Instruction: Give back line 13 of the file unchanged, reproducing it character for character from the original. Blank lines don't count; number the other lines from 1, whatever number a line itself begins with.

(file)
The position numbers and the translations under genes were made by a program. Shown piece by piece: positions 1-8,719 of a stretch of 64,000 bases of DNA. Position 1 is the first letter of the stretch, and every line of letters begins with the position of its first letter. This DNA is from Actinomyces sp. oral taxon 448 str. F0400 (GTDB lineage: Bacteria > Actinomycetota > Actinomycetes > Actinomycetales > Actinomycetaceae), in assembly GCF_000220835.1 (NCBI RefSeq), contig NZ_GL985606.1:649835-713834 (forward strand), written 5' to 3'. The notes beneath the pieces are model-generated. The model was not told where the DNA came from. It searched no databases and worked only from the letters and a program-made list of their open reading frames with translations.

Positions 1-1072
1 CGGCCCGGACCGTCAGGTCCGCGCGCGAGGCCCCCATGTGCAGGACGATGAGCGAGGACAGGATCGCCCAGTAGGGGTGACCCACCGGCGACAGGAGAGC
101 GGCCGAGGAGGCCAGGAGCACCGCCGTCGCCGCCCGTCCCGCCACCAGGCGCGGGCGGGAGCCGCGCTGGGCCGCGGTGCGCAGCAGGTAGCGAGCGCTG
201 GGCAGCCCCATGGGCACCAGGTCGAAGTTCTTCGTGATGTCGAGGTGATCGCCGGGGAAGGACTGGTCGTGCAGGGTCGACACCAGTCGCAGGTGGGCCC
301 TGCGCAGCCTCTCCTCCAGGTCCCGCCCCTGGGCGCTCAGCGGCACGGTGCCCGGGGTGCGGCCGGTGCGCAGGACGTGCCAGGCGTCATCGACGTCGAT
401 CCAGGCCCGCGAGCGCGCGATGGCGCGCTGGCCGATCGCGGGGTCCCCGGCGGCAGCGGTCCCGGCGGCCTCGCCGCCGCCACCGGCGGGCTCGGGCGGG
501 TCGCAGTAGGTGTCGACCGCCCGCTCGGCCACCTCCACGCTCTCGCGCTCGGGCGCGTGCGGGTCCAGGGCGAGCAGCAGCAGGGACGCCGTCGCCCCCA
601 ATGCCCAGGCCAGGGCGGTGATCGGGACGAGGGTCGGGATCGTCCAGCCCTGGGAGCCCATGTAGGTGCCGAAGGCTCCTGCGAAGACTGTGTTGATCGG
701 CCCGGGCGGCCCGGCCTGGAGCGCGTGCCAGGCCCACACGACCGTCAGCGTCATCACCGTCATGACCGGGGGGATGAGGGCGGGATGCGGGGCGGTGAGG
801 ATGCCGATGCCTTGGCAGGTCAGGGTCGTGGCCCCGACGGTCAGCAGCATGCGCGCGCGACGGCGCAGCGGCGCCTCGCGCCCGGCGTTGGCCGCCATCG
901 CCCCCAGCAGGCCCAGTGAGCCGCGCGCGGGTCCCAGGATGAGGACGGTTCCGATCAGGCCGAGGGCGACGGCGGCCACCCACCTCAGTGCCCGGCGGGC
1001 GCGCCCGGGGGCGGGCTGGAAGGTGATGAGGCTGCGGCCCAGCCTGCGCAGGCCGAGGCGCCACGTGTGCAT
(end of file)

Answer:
1001 GCGCCCGGGGGCGGGCTGGAAGGTGATGAGGCTGCGGCCCAGCCTGCGCAGGCCGAGGCGCCACGTGTGCAT